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Arnaud Bouchez

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Arnaud Bouchez last won the day on August 25

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  1. Arnaud Bouchez

    End Of Live OpenSSL 1.1 vs Slow OpenSSL 3.0

    For the TLS layer, I did not notice any huge performance problem during the transmission. Only the certificate checking may take longer than before.
  2. Arnaud Bouchez

    KeepAliveTimeSec of TSslHttpServer

    IIRC the keep alive time out is not about idle time, but total existing time of the whole connection.
  3. You may have noticed that the OpenSSL 1.1.1 series will reach End of Life (EOL) next Monday... Most sensible options are to switch to 3.0 or 3.1 as soon as possible. But we also discovered that switching to OpenSSL 3.0 could led into big performance regressions... so which version do we need to use? 😮 I just published a blog article about this, and also how we tried to leverage any incompatibility issue within the mORMot OpenSSL layer: https://blog.synopse.info/?post/2023/09/08/End-Of-Live-OpenSSL-1.1-vs-Slow-OpenSSL-3.0
  4. Arnaud Bouchez

    mORMot 2.1 Released

    Where to start? 1) Use TArray<integer> instead of array of integer (seems incredible - see below) 2) ARC -- happily removed since 10.4 Sidney 3) Language level incompatibilities: RawByteString, shortstring... 4) The LongInt and LongWord Data Type are different on 64-bit POSIX platforms (WTF) 5) too-much-moving target (it is almost impossible to target several Delphi compiler versions at once for mobile targets) 6) lack of ASM inlined blocks (and we have a lot of very good asm in mORMot) 7) LLVM backend issues (floating point performance, inlining inconsistency with Delphi compiler) ... in short: when you compare with FPC e.g. on Linux x64, most latest Delphi design decisions just make no sense About point 1) I am not sure but I got it from official Delphi documentation: https://docwiki.embarcadero.com/RADStudio/Alexandria/en/Migrating_Delphi_Code_to_Mobile_from_Desktop This is just a b**s**t idea because at the compiler level "array of" and "TArray<>" are handled the same internally IIRC. It just breaks code with pre-generics compilers we prefer to support. So from now on, it was not possible to envisage Delphi "mobile" compiler compatibility without a lot of work. We do not want to pollute our source code with IFDEF everywhere, just to circumvent Delphi inconsistencies.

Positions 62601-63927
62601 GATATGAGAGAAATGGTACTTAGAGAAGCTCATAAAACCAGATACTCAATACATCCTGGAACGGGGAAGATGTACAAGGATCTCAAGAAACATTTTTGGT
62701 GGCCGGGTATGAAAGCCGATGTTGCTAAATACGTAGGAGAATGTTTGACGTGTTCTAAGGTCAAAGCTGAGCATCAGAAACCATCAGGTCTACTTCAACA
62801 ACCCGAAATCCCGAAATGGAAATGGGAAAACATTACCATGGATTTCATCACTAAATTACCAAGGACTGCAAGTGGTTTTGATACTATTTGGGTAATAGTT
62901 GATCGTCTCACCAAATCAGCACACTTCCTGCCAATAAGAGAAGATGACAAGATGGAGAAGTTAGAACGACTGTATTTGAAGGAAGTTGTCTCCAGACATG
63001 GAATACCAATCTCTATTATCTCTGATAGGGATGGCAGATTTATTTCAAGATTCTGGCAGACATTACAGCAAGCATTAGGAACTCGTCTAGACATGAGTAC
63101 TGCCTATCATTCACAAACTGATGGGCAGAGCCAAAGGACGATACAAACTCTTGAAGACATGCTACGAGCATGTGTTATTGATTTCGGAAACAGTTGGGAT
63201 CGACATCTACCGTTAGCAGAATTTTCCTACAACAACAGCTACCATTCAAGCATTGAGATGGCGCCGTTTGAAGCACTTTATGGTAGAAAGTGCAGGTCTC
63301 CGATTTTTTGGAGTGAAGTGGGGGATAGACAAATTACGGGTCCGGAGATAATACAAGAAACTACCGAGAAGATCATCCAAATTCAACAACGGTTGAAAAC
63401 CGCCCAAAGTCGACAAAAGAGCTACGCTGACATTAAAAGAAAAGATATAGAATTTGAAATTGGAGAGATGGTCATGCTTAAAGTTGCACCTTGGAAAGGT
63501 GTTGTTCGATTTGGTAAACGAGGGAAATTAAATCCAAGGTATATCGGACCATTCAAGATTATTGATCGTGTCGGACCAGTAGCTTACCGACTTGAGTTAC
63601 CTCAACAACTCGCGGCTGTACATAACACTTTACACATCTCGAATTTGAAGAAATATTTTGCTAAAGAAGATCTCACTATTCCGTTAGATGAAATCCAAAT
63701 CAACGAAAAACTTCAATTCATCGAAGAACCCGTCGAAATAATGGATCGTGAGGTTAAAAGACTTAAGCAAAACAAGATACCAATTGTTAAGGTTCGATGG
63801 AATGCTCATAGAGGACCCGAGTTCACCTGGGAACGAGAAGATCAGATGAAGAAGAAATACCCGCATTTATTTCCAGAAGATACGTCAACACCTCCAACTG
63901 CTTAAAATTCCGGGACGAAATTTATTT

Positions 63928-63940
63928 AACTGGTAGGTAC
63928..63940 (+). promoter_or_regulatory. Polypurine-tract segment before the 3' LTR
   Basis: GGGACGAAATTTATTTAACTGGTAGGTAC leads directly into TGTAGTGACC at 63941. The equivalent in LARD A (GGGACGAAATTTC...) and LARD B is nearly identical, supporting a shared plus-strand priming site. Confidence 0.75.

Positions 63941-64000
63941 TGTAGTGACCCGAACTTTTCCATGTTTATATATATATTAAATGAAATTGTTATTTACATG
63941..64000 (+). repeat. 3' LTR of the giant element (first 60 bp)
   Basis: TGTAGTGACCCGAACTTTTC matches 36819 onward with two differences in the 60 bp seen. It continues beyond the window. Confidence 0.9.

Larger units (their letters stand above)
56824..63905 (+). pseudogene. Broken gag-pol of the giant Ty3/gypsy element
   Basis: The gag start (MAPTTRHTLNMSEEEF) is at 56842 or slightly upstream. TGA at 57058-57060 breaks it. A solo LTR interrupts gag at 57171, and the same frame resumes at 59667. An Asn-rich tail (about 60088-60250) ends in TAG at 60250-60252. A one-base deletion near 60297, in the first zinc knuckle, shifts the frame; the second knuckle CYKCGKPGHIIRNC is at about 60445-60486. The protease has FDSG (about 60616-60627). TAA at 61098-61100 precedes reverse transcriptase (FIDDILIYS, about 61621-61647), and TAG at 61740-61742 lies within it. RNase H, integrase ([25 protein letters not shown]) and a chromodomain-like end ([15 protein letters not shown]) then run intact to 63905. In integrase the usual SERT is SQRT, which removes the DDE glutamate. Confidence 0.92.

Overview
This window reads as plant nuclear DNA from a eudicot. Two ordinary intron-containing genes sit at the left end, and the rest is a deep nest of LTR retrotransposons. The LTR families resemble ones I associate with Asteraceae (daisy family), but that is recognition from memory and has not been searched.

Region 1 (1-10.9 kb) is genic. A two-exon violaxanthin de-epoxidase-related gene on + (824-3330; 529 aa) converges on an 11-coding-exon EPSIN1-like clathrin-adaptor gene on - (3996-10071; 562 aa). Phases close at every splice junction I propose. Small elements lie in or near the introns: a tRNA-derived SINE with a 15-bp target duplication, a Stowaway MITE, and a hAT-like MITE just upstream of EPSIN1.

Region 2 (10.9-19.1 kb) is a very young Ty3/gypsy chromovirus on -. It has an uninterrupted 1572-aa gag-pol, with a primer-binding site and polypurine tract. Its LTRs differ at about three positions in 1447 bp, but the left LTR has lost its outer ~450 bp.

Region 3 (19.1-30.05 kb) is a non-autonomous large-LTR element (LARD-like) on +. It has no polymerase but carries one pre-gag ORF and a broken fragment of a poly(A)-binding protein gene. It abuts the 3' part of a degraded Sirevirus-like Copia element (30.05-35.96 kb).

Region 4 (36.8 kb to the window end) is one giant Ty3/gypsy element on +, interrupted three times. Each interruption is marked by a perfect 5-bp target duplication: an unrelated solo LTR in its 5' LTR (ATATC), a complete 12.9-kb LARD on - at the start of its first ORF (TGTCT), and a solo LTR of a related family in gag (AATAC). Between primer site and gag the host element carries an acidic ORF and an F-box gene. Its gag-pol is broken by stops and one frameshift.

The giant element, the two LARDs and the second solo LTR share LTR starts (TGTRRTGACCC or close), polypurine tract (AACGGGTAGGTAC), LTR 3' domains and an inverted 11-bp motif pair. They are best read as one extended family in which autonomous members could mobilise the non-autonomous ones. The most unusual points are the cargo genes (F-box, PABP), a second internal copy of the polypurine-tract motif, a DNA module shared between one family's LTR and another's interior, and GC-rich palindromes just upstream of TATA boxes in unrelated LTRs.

5. Arnaud Bouchez

    mORMot 2.1 Released

    Good question. 😉 The multi-platform of mORMot 2 was deeply enhanced, but mostly about how it is implemented. Most system-specific code is now within mormot.core.os.pas. It now eases a lot the port to other systems. But currently, about Delphi platform supports, we only support Win32/Win64. Other platforms are supported on FPC only. Some new platforms are supported in mORMot 2 like Linux arm32 and aarch64, or Darwin/MacOS aarch64. We test them with our CI farm (using Mac M1 VM, or even a RPi). The reasons are: 1) we don't need it for our own projects 2) we don't own any Delphi licence with Mobile and Linux support 3) FPC cross-platform support is just much better than Delphi (exact same compiler and features everywhere) and don't break anything between versions 4) we certainly would need a lot of IFDEF to support those platforms - which we are very reluctant to do 5) for a FMX app, it is likely to need only some REST client support, which does not require the whole mORMot feature set - and you can generate client code for FMX To be more precise, with mORMot 2, we still need to fix the client code generation (which is not fully debugged), and introduce some cross-platform client units, which are likely to support TMS WebCore instead of SmartMobileStudio.